Check out The Poetry Society’s Stanza Poetry Competition on the theme ‘Walls’ this month. You can view the details here.
You’ll have to be a member to enter, but you don’t have to be one to attend the Stoke Stanza at The Leopard pub in Burslem each month. All welcome. Our next session is on Tuesday 18th July at 7.30pm.
If you can’t wait that long, then check out these poems which were shared at our last session on Tuesday 20th June.
Check-in Yishang airport | John Williams
In the database of eyeballs I say
what feminists have taught us all alike,
“wow,” just “wow” as my can of bronzer spray
trips the scan. Suddenly my heartbeats spike,
my retina can’t have changed. An armed guard
starts to pat-me-down, strokes my Sloggi jeans
and thinks he’s discovered a zap gun. Hard
flicks of his barrel against my chest seem
to satisfy him that my exit’s good,
no semi-automatics, no stash stowed.
Then the air turns sweet laced with sandalwood
as someone’s can of body-scrub explodes,
wipes out the screens and snarls the X-ray up.
My image, naked in the scan, cracks up.
Geoff Sutton’s been writing sonnets which take their cue from lines in Finnegan’s Wake. Someone has to …
Here’s a fine example:
Heavy Sugar at Uncle Foozle’s and Aunty Jack’s Geoff Sutton
once it was sweet enough to cheer Sunday
but rationed so you could not overdose
sprinkle some on your lettuce dad would say
he never was a man to be verbose
light brown dark brown lumps or granulated
handled with tongs delicately or a spoon
post war the glass bowl was re-instated
cut crystal glistened in the afternoon
one week it went missing from the table
it had been hidden in the sideboard drawer
I opened it as far as I was able
the whole caboodle crashed onto the floor
he’ll be a vandal, Tom I hear her shout
the door flings open I am bundled out
Meanwhile, Malcolm McMinn is in Apocalyptic mood:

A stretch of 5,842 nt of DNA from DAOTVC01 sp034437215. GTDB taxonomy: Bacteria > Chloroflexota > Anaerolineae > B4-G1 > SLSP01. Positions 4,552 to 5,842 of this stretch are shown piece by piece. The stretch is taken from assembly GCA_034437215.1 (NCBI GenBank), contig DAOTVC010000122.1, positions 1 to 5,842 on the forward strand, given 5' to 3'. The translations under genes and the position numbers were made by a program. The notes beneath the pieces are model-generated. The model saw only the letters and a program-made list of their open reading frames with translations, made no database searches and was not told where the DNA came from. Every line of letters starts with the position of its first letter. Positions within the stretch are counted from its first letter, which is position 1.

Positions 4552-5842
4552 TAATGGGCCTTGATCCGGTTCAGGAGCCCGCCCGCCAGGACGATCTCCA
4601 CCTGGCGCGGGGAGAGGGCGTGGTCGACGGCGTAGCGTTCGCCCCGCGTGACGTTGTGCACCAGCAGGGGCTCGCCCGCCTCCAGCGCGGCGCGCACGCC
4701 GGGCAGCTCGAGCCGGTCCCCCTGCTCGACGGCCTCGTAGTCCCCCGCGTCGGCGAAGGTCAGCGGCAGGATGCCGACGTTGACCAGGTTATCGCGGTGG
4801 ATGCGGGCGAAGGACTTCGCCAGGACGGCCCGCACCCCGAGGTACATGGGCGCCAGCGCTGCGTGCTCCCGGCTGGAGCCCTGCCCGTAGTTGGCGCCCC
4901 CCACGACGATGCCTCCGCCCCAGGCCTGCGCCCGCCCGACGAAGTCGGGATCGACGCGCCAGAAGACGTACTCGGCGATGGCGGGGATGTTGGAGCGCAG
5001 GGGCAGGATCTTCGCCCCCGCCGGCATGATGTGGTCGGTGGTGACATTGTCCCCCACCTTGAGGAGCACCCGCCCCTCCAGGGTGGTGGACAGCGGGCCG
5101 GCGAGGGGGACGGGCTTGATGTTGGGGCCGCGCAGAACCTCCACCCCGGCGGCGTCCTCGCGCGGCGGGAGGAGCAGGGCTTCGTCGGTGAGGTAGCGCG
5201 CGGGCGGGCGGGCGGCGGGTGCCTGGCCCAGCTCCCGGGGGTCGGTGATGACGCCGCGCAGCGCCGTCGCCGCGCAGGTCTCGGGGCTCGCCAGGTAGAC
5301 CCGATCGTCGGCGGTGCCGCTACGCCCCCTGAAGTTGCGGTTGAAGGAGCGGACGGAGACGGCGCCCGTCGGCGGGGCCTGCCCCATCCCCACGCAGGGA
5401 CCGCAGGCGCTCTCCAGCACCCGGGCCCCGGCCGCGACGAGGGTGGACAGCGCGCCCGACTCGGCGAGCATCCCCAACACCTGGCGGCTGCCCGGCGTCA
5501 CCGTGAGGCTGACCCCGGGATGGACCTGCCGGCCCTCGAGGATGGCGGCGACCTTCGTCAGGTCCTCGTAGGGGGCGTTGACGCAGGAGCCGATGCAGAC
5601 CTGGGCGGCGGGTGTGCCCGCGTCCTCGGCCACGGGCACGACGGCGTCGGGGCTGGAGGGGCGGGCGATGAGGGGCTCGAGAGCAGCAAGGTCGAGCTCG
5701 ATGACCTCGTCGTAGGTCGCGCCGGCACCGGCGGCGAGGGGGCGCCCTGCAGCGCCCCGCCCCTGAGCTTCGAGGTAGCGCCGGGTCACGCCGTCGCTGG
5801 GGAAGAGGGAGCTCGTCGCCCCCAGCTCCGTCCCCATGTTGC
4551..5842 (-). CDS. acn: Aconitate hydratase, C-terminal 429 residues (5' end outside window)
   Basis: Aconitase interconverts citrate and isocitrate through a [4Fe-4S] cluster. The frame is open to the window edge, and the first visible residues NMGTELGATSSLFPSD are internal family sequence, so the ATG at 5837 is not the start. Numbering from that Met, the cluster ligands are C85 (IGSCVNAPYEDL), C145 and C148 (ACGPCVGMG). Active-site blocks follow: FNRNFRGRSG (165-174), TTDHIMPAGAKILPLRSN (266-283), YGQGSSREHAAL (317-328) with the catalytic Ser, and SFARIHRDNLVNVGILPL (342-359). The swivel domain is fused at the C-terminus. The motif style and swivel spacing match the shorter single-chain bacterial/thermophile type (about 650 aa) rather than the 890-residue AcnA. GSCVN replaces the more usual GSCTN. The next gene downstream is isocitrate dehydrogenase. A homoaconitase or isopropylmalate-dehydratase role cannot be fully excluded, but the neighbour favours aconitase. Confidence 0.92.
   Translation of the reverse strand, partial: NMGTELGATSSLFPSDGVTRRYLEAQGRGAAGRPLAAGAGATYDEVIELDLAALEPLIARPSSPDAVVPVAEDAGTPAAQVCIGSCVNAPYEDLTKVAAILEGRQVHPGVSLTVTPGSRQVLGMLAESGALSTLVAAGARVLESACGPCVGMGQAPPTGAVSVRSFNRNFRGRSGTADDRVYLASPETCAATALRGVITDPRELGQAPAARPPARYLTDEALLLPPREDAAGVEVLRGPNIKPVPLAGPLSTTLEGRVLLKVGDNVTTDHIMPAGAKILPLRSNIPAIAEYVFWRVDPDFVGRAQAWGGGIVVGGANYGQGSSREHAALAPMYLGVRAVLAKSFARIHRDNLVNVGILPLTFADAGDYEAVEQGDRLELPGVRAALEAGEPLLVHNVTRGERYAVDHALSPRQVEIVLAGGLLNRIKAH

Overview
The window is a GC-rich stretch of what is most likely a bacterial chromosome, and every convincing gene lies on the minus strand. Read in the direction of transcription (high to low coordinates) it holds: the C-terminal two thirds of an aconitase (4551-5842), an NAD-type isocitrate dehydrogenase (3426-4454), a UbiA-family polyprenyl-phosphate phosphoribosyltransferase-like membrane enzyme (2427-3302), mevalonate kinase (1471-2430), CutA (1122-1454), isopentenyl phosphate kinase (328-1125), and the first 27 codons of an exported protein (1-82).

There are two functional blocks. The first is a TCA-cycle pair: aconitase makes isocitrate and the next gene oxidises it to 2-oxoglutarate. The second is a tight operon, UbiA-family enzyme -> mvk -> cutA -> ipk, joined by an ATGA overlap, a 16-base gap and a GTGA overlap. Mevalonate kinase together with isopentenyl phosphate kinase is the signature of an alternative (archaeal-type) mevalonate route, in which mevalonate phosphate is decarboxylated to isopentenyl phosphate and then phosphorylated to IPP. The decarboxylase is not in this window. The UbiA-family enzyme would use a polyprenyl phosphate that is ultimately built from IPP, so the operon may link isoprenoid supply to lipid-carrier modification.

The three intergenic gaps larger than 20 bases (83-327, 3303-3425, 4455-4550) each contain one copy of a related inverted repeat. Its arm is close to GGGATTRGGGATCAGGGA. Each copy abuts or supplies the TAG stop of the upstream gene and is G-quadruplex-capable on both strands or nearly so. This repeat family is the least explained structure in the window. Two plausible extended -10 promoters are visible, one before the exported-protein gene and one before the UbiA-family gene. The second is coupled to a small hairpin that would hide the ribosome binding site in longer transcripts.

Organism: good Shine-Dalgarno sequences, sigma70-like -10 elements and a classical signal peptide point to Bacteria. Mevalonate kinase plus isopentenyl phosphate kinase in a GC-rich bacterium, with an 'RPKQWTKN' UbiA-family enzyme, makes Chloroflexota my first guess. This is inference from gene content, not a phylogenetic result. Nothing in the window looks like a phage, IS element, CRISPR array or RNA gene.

The Four Horsemen | Malcolm McMinn
Four seals were broken by the Lamb.
Four times a thunderous voice cried, ‘Come!’
Each time a wondrous rider came
Whose purpose was to kill and lame.
A white horse first bore Pestilence,
The plague and many other ills.
He comes with stealth to those he kills,
Destroying them with virulence.
A horse as read as blood came next
And on its back rode savage War,
Perhaps the vilest of the four
But as decreed by holy text.
Then Famine came on his black steed,
No matter that men cry and sigh
Crops wither and all livestock die
And death arrives when men can’t feed.
The fourth and last rides on a grey
And takes the rich and poor alike.
None know the place where he will strike
And will he come by day or night?
Of all he has the greatest power.
Though pestilence may well be cured
And war and famine be endured
All fall at their appointed hour.
Men curse him but they waste their breath.
Though insubstantial like a wraith,
There’s no escaping from his wrath.
Dread enemy, his name is Death.
Mark Davenport is in seasonal, summer mood:
Full Sun | Mark Davenport
We want a full flame summer.
None of those spindrift glimpses
no peeps of sun behind cloud.
The sky blue and bare,
sheep and cows clamouring for shade.
The sun plump and red as a plum, hanging there,
those slip sloped meadows, five-foot high
bobbed and bursting with heavy-headed plumes.
Corn fields flourescent bright,
some Vincent room.
Hens hanging their heads
half asleep with the heat.
In suburban back yards
Eves half-free coating themselves in sun’s brown.
A long ermine hare, big as a cat
curled on some soil
trying to cool.
We who toil under that hot lamp,
bought to the boil
pink as a lobster’s coat,
under our panting breaths
praying for rain,
a cloud’s cooling cloak,
saturated pools for a cold soak.
Click and clack of seeds popping
spreading that fullness to the breeze’s fair hope.
Oh, too soon we’ll be thirsting for some sun blazing,
sick of shivering,
There’ll be more poems from The Potteries soon. Why not come along to a Stanza session and hear for yourself? All welcome, bring 15 copies of a poem to share or feel free to come and listen.